In order to determine whether intra-marrow injection could be an effective method of treating bone marrow disease, initial studies in understanding bone marrow in normal and diseased condition were conducted by the author . These early studies resulted in a new method of fixing bone and bone marrow biopsies in special fixatives (Figure 4). Specimens fixed in Schaeffer’s solution provides better cytomorphological details of hematopoietic tissues while specimens fixed in Bouin’s solution are optimal for cytochemical and immunological studies, when compared to conventional fixative like 10% formalin. Following fixation, the bone and bone marrow biopsies were processed in plastic (methyl and glycol methacrylate) (Figure 5) without decalcification and semi-thin sections (1-2 micron thick) were obtained from these plastic embedded bone and Bone Marrow Biopsies (BMB) using an ultramicrotome (Figure 6).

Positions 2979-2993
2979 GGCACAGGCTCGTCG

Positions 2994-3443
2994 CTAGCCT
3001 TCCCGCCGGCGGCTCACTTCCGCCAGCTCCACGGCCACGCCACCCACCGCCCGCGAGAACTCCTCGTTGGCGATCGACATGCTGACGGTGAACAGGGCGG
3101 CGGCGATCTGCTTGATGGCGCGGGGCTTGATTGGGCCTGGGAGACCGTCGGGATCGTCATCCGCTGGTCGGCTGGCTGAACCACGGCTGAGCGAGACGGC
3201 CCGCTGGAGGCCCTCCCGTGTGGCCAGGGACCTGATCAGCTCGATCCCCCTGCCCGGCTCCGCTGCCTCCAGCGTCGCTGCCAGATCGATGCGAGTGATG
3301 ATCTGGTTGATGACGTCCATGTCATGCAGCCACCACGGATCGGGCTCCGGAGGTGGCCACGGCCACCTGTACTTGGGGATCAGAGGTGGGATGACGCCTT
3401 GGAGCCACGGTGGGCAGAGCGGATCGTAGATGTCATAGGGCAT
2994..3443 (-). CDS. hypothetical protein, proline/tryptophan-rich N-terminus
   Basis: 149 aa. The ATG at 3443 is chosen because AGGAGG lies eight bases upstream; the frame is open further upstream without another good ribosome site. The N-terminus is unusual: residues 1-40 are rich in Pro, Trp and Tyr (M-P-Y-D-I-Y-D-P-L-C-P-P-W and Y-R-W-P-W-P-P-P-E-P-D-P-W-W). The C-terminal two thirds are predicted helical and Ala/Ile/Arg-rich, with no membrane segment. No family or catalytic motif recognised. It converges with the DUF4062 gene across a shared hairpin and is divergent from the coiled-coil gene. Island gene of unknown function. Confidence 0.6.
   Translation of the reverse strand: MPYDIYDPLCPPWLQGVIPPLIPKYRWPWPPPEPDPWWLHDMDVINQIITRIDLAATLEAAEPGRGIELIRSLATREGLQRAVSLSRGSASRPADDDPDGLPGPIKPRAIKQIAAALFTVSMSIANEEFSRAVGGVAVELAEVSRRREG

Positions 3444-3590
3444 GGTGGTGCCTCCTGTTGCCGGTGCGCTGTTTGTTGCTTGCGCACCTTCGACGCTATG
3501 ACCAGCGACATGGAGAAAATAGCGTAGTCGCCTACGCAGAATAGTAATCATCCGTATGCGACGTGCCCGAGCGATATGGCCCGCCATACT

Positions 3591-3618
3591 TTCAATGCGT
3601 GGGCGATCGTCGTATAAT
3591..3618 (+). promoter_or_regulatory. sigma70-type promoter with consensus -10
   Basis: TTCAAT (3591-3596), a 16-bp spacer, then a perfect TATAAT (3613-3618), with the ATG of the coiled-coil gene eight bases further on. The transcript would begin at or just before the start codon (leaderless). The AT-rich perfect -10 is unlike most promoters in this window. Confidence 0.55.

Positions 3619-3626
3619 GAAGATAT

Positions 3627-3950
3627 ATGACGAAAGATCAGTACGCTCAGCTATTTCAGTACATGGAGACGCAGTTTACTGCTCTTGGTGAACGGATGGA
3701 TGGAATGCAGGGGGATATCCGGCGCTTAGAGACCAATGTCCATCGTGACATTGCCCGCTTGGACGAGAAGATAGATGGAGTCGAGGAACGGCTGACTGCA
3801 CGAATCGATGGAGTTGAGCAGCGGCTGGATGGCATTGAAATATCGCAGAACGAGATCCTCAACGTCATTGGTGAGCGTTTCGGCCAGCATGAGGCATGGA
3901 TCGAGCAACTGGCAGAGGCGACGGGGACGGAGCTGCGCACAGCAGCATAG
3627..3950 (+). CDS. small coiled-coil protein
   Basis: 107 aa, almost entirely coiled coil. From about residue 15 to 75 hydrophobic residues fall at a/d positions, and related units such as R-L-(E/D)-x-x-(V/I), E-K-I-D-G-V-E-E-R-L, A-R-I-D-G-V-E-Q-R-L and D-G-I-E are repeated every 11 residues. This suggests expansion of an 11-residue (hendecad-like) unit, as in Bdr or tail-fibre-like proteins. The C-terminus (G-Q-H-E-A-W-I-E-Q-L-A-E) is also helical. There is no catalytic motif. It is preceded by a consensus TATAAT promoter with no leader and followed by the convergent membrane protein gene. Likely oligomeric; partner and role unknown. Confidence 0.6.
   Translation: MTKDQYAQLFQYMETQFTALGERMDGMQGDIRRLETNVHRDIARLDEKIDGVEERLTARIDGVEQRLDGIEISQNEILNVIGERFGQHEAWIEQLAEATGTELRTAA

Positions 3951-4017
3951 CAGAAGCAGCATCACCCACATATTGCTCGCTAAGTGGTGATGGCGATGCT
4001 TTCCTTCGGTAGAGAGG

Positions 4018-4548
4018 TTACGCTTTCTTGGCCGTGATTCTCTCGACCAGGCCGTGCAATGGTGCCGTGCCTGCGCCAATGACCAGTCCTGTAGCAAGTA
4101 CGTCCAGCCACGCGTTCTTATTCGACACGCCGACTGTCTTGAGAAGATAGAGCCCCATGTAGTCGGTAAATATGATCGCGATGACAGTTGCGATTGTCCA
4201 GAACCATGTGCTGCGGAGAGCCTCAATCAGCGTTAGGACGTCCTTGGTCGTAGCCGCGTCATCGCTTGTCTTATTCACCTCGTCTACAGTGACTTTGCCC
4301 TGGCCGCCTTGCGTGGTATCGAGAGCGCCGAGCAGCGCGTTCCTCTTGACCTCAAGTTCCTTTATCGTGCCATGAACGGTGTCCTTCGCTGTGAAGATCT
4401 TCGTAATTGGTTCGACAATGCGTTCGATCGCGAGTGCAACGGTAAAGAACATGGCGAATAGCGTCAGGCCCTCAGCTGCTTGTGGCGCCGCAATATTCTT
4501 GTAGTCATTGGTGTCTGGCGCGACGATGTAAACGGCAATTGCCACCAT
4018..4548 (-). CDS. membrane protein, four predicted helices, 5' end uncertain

Unlike the conventional paraffin embedded biopsy sections which are thick (5-10 microns), these semi-thin sections of plastic embedded bone and bone marrow biopsies, when stained with Romanowsky stain, provide cellular morphology and structural details of the marrow in much greater detail than hitherto possible. Research conducted by the author [4-13] using the plastic embedding methods, resulted in the observation that unlike paraffin embedding (Figure 7), plastic embedded bone marrow biopsy sections the interface between the bone and marrow is well preserved (not separated) and remains intact. And as a result, the endosteal cells which line the bony trabeculae were clearly visible (Figure 8) and did not become deformed or displaced as they would have been under conventional formalin and paraffin processing. This clear picture is close to what would be observed in vivo and pointed out the significance of the endosteal region and the role of endosteal cells in the origin and the spread of leukemia .